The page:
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Let $\textbf{X} = (X_1, . . . ,X_k)$ denote the random vector of counts, and let $\textbf{x} = (x_1, . . . , x_k)$ denote a possible value for that random vector. Finally, let $f (x | n, \textbf{p})$ denote the joint p.f. of $X$. With $\textbf{p} = (p_1, \dots , p_k)$. There $f$ denotes the multinomial distribution.

We have to prove that $Y = X_1 + X_2 + \dots + X_l$ where $l < k$. So we have to prove that $Y$ is distributed as a binomial distribution with parameters $n$ and $\sum_{i=1}^{l}p_i$.

Here is my approach and I am stuck at a point.

Let $X_i = X_{i_1} + X_{i_2} + \dots + X_{i_n}$

Where $X_{i_1}$ is $1$ with probability $p_i$ or $0$ otherwise. $X_{i_1}$ denotes whether we get object $i$ in first place, similarly for others.

Now $$Y = X_{1_1} + X_{1_2} + \dots + X_{1_n} \\ + X_{2_1} + X_{2_2} + \dots + X_{2_n} \\ \vdots \\ + X_{l_1} + X_{l_2} + \dots + X_{l_n}$$

Now grouping in this way

$$Y = X_{1_1} + X_{2_1} + \dots + X_{l_1} \\ + X_{1_2} + X_{2_2} + \dots + X_{l_2} \\ \vdots \\ + X_{1_n} + X_{2_n} + \dots + X_{l_n}$$

Now let us discuss for $X_{1_1} + X_{2_1} + \dots + X_{l_1}$, this random variable can take a value $1$ or $0$. It is $1$ when any one of it happens ie first slot is a object from $1$ to $l$ which happens with a proability of $\sum_{i=1}^{l}p_i$. Similarly for the other rows. Now each row is a Bernoulli with probability $\sum_{i=1}^{l}p_i$ and there are $n$ rows. But are these Bernoulli variables independent. Because if they were independent I could conclude that this is a Binomial with the required parameters.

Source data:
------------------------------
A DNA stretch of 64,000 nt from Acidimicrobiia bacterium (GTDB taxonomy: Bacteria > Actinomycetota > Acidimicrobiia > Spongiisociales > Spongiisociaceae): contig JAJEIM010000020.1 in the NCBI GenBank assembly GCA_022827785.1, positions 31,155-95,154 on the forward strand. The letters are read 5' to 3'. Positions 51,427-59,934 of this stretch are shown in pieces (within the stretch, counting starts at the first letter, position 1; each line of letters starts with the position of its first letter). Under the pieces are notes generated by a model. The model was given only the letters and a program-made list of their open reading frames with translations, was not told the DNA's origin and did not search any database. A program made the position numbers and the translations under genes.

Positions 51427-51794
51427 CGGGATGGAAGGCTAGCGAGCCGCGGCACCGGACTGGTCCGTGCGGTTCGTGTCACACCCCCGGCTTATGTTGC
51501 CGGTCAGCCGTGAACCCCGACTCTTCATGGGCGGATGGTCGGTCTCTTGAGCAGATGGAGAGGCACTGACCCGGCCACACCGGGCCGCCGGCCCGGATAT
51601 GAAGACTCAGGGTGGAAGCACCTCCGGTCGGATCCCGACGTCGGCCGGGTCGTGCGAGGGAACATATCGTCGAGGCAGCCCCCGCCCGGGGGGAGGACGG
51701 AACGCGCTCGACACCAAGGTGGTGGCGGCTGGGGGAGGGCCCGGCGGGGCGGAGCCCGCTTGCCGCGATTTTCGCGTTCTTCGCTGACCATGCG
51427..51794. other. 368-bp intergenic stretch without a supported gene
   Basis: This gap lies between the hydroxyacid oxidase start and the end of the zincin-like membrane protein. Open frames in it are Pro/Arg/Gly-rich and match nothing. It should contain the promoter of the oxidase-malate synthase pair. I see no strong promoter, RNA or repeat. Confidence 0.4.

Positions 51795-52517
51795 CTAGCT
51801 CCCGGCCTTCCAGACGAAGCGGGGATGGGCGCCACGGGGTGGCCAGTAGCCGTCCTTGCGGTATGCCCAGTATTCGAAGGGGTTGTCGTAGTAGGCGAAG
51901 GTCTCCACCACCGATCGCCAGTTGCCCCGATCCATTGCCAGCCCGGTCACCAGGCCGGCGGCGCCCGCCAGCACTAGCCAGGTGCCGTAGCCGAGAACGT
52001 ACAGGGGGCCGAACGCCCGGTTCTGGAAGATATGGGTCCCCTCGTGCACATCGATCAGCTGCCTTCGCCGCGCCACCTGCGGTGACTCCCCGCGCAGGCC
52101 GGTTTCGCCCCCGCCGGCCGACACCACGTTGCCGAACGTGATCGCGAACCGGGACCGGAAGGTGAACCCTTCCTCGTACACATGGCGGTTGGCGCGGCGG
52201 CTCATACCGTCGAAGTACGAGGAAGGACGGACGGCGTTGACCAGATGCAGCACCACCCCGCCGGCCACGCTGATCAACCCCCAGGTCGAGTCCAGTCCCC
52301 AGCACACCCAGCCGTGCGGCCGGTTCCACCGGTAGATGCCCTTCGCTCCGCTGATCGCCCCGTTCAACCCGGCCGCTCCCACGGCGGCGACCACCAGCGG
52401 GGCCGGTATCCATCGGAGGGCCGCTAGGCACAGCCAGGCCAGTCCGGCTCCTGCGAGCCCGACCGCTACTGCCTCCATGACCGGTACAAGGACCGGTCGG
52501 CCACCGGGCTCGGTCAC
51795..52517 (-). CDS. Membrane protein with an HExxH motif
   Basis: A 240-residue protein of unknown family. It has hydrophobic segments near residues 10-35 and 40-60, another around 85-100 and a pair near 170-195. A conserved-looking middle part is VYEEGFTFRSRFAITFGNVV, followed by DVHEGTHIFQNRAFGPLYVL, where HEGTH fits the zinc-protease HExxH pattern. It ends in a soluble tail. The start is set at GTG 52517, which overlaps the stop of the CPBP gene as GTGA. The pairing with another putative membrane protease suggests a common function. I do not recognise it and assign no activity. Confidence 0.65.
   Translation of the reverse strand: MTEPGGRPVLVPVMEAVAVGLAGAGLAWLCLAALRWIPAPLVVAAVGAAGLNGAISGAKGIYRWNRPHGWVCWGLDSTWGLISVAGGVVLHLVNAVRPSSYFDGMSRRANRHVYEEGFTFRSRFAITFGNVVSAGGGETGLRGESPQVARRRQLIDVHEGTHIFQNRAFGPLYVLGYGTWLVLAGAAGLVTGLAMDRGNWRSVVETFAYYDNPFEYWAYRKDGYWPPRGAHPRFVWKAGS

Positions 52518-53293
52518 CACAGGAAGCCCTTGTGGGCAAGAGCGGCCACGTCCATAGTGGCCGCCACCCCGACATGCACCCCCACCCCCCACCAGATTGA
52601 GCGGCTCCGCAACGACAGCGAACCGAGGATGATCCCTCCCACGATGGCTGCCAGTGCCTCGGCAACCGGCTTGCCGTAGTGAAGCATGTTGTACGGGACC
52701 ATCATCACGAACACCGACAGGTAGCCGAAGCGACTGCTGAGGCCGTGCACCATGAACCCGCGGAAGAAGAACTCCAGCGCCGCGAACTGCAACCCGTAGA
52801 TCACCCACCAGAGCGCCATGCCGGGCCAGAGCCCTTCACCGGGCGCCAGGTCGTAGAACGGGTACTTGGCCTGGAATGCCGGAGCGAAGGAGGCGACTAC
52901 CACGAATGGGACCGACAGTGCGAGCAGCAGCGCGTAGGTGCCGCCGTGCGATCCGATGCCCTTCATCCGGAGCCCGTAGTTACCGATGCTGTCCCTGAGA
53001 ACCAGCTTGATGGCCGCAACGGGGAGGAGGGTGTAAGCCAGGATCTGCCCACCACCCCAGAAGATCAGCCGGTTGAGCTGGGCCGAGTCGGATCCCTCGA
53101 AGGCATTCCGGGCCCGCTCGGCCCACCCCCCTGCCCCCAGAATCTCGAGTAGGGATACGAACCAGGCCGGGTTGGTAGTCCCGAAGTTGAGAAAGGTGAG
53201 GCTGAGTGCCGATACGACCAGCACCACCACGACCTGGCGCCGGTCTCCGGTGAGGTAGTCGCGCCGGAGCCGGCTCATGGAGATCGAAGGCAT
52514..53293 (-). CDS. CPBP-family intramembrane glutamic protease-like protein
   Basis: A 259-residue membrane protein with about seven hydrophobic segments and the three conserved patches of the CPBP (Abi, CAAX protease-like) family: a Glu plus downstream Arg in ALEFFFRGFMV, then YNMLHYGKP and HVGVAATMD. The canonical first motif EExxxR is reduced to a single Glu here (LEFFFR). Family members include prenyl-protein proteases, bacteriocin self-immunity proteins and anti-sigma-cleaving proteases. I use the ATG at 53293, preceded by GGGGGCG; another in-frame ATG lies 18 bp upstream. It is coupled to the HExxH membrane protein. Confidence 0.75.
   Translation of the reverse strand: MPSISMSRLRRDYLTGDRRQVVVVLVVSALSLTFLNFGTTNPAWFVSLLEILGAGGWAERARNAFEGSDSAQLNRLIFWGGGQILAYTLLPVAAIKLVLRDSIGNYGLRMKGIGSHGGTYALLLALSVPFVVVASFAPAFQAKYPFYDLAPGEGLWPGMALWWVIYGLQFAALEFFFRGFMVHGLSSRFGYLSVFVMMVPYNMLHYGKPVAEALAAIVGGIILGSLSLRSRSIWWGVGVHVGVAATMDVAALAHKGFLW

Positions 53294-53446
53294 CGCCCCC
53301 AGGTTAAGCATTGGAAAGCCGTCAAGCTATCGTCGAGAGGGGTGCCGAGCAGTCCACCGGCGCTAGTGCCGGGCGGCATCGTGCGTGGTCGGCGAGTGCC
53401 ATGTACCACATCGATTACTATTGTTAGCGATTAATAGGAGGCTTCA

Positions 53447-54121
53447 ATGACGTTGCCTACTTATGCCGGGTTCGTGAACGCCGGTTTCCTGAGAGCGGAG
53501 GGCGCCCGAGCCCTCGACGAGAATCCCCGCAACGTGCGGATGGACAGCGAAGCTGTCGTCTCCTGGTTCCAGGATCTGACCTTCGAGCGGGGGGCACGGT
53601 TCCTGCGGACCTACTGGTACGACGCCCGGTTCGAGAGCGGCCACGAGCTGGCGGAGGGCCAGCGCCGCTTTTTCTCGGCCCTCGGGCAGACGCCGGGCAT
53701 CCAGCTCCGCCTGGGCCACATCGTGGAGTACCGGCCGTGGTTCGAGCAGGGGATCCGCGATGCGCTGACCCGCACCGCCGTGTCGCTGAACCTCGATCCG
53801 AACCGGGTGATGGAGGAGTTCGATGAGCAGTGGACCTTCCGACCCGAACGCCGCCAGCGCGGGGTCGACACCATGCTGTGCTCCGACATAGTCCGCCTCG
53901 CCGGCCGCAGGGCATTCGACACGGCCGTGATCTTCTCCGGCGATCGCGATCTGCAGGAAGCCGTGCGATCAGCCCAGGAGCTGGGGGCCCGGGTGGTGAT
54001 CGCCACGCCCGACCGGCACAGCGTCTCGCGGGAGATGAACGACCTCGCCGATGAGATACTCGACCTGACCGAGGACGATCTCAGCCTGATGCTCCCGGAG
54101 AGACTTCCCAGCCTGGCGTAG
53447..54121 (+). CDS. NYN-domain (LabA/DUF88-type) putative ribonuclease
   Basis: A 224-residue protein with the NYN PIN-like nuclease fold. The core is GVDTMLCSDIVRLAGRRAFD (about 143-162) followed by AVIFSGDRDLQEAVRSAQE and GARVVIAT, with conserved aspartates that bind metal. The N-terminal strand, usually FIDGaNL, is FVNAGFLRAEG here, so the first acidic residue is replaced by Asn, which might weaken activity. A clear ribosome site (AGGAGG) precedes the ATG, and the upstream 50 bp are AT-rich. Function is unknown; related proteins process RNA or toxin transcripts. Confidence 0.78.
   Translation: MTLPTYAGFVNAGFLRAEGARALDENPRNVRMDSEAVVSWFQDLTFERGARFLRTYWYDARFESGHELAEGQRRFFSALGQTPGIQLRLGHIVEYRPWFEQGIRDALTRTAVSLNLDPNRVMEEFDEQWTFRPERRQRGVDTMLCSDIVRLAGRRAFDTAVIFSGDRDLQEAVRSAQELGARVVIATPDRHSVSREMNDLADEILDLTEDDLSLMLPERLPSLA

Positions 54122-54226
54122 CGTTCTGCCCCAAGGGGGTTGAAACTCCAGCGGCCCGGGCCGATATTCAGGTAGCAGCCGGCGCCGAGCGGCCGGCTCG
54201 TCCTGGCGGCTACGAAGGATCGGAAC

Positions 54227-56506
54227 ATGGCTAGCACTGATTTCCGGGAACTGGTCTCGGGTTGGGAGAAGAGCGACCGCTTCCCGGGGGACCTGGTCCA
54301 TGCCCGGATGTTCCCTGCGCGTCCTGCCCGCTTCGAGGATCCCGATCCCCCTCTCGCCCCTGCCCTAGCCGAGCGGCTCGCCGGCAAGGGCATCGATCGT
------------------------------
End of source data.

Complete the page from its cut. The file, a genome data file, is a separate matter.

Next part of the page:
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    $\begingroup$ "So we have to prove that $Y is distributed as a tinomial distribution..." - did you mean "multinomial"? $\endgroup$ – Math1000 Jun 10 '15 at 14:41
  • $\begingroup$ yeah sorry for that. I will edit it $\endgroup$ – abkds Jun 10 '15 at 14:42
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    $\begingroup$ I'm having trouble understanding the second paragraph. Should it read "Let $Y=X_1+X_2+\cdots+X_l$ where $l<k$. We have to prove that $Y$ is distributed as a binomial distribution with parameters $n$ and $\sum_{i=1}^l p_i.$"? If so, the proof is straightforward. $\endgroup$ – Daniel Weissman Jun 11 '15 at 19:49
  • $\begingroup$ Yes sorry for that, I will update it $\endgroup$ – abkds Jun 12 '15 at 3:54
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Note that $X=(X_1,...,X_k)=Y_1+\cdots Y_n$ where the $Y$'s are i.i.d. with $$Y_1=(X_{1,1},...,X_{k,1}) \sim \text{Multinomial}(p_1,..,p_k,1).$$ Denote $S_{j,1}=X_{1,1}+\cdots X_{j,1}$ for $j<k$. Then we see that \begin{align*} P(S_{j,1}=1) &= P(S_{j,1}=1,S_{n,1}=1)=P(\bigcup_{k=1}^j(X_{k,1}=1,X_{l,1}=0 \, \forall l\not=k)) \\ &=\sum_{k=1}^j P(X_{k,1}=1,X_{l,1}=0 \, \forall l\not = k) \\ &= \sum_{k=1}^j p_k \end{align*} and $$P(S_{j,1}=0)=1-\sum_{k=1}^j p_k.$$ Hence $$S_{j,i} \sim \text{Ber} \left(\sum_{k=1}^j p_k\right) \quad \quad \text{ for } i\in\{1,...,n\},$$ which furthermore by the independence of the Y's are mutually independent. Now note for $j<k$ that $$Y=X_1+\cdots X_j=S_{j,1}+\cdots +S_{j,n}\sim \text{Bin}\left(n,\sum_{k=1}^j p_k\right)$$

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